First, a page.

Outdoor awareness: Watch out for the tick!

***image1***Tick season has arrived, and people should be aware of ticks when enjoying the outdoors.
Ticks can transmit diseases. Two common diseases found in western and central Europe are tick-borne encephalitis and lyme disease.
Risk of acquiring tick-related disease is greatest from April to August.
Ticks can be found in rural areas where there is high grass including fields, forests and along the edge of paths.
Individuals with extensive outdoor, evening and nighttime exposure in rural areas, such as during bicycling, camping or hiking may be at higher risk for acquiring a disease carried by ticks.
According to Lt. Col. Brian Ortman, 435th Medical Group/Public Health Flight commander, “The risk of tick-borne disease infection in our local area is low, as less than two percent of ticks in the KMC area are thought to carry the lyme bacteria or the TBE virus that causes disease. However, southern Germany and Austria pose a much higher risk.”
Vacationers planning to visit rural or wooded areas in Austria or the German states of Bavaria or Baden Württemberg should especially avoid tick bites.
“If you or your dog comes back with ticks after walking, this indicates that additional protective measures are necessary for both of you,” said Colonel Ortman.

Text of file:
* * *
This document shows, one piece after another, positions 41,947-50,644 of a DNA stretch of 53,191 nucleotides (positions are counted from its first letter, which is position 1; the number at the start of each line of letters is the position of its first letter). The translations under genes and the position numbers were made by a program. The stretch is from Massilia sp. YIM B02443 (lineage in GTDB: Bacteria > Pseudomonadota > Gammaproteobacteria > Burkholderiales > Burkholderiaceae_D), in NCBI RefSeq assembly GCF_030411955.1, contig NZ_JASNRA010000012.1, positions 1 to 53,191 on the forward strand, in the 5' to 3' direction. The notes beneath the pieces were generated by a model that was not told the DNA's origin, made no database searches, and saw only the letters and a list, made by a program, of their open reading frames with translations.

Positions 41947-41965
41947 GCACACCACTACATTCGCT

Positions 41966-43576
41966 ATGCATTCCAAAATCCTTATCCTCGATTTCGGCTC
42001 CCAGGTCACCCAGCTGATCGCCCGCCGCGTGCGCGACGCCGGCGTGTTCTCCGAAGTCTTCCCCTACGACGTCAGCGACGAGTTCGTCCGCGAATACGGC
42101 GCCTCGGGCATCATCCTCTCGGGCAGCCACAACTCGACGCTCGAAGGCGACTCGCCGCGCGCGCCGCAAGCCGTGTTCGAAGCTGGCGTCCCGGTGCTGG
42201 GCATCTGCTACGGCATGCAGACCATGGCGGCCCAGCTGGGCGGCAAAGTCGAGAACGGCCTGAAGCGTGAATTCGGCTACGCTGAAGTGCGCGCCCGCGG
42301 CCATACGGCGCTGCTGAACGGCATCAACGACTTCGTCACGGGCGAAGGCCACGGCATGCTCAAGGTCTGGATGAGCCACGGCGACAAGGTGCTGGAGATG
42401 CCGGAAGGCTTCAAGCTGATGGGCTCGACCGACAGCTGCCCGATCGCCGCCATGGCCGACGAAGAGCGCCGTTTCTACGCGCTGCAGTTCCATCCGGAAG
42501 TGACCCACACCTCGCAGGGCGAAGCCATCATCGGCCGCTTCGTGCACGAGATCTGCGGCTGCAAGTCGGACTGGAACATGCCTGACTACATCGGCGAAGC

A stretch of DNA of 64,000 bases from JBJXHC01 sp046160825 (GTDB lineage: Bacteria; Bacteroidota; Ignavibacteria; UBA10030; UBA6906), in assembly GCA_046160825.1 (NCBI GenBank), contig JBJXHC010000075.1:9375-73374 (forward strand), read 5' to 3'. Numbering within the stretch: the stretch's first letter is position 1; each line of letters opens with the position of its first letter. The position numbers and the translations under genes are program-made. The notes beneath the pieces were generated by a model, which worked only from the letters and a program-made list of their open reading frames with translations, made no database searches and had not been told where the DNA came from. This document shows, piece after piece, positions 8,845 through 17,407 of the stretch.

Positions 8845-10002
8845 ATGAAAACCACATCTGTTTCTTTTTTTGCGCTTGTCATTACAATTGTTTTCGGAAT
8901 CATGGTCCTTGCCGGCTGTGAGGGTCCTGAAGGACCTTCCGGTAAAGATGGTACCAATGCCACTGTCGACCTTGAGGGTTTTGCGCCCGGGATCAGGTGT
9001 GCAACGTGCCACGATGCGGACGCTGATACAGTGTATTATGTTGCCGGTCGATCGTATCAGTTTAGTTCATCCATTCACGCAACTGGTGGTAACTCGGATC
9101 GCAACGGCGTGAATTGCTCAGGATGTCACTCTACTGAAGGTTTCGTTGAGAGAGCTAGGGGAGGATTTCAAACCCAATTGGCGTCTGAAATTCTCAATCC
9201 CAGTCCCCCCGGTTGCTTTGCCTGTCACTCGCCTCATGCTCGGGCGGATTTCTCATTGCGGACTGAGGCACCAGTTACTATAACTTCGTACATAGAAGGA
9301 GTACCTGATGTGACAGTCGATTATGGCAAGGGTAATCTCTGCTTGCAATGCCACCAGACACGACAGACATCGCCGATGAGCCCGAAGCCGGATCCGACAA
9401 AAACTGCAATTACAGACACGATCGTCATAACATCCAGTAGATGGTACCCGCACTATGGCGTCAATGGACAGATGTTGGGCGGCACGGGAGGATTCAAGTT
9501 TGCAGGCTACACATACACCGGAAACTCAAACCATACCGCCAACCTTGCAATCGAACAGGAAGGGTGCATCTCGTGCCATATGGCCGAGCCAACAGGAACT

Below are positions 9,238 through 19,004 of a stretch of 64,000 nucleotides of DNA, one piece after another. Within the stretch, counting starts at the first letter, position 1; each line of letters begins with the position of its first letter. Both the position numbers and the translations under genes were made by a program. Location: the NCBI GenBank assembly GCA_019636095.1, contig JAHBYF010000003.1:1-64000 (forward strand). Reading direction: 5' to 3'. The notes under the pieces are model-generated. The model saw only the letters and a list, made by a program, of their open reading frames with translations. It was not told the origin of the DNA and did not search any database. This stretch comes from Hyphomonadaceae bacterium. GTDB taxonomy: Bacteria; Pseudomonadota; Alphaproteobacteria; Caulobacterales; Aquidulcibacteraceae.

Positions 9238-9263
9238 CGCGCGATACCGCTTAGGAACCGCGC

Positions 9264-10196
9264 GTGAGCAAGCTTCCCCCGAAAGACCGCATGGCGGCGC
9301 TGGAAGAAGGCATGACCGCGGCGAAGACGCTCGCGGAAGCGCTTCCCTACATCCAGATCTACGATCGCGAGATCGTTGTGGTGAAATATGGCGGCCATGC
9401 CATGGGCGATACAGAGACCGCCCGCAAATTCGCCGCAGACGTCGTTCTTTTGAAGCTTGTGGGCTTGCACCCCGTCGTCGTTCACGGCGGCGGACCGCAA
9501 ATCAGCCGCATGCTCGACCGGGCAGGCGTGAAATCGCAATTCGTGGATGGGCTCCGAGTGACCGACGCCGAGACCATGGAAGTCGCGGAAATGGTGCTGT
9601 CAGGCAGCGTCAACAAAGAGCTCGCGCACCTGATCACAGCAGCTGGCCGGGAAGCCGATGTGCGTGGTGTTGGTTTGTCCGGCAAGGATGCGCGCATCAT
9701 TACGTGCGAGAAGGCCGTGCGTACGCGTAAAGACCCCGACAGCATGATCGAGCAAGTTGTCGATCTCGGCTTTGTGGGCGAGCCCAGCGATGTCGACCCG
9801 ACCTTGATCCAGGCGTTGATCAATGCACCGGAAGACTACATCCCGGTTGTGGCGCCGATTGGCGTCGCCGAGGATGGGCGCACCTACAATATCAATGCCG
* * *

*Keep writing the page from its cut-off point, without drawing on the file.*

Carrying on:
Ticks are often found in areas with shin or knee-high grass (edges of fields or paths). If possible, avoid these areas, he advised.
“The first symptom of exposure to tick-borne disease is usually a skin rash at the site of a tick bite about three to 30 days after bite,” said Colonel Ortman.
“The rash begins as a small red area, which gradually enlarges, often with partial clearing in the center of the rash so it resembles a donut or bulls-eye,” he said. “There may also be rashes, similar in appearance, on other parts of the body. Burning and itching may accompany the rash.”
Other skin signs include hives, redness of the cheeks and under the eyes, and/or swelling of the eyelids with reddening of whites of the eyes.
Skin signs may also be accompanied by flu-like symptoms such as fever, headache, stiff neck, sore, aching muscles and joints, fatigue, sore throat and swollen glands.
If not treated, most symptoms disappear over a period of weeks. However, the rash will reoccur in about 50 percent of untreated people, potentially leading to heart disease, arthritis or central nervous system problems, said Colonel Ortman.
If treated with antibiotics, the skin rash goes away within days, and complications may be avoided.
Tick-borne encephalitis is a viral infection of the brain.
After an incubation period of four to 14 days, patients usually develop flu-like symptoms, such as headache and fever that last for about one week. After a remission period (patients show no signs of illness) of a few days to a few weeks, potentially severe nervous system problems can develop.
For more information on ticks and possible exposure to tick-borne diseases, call KMC medical facilities.
(Courtesy of 435th Medical Group)